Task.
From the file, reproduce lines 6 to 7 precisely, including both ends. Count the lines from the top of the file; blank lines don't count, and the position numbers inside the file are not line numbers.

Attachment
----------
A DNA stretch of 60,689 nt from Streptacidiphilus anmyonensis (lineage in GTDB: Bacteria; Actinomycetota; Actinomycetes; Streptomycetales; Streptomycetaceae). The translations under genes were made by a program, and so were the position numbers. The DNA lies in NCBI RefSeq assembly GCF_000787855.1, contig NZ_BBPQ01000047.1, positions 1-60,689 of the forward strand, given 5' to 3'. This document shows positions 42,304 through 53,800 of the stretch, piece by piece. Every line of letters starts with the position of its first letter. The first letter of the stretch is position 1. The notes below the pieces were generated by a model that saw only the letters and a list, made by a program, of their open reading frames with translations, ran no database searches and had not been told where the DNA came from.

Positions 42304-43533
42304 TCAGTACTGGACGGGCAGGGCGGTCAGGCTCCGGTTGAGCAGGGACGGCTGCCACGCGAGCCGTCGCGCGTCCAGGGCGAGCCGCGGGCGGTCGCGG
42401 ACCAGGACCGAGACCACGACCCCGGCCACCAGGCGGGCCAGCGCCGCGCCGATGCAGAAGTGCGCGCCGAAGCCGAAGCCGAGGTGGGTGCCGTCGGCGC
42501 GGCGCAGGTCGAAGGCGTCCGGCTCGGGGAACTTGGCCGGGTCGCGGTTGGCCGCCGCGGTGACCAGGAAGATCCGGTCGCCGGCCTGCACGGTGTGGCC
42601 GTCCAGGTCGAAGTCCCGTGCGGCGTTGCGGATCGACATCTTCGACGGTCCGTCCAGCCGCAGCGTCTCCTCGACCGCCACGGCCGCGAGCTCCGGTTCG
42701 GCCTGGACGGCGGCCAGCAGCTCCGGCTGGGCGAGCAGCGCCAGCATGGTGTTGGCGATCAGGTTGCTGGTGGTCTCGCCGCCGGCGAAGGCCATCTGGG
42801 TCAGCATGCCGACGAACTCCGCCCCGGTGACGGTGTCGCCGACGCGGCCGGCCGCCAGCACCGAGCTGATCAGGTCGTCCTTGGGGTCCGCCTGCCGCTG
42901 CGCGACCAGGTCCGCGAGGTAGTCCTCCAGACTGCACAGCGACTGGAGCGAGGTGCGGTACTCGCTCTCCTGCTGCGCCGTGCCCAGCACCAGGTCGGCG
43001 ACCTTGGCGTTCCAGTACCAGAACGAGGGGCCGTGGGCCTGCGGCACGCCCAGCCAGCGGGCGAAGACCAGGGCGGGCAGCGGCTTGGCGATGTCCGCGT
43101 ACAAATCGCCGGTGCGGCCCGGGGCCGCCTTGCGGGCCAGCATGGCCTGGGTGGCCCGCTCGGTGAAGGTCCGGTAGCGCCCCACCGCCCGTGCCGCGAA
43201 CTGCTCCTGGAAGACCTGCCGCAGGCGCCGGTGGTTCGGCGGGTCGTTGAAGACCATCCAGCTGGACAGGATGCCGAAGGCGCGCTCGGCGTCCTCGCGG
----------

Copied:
42601 GTCCAGGTCGAAGTCCCGTGCGGCGTTGCGGATCGACATCTTCGACGGTCCGTCCAGCCGCAGCGTCTCCTCGACCGCCACGGCCGCGAGCTCCGGTTCG
42701 GCCTGGACGGCGGCCAGCAGCTCCGGCTGGGCGAGCAGCGCCAGCATGGTGTTGGCGATCAGGTTGCTGGTGGTCTCGCCGCCGGCGAAGGCCATCTGGG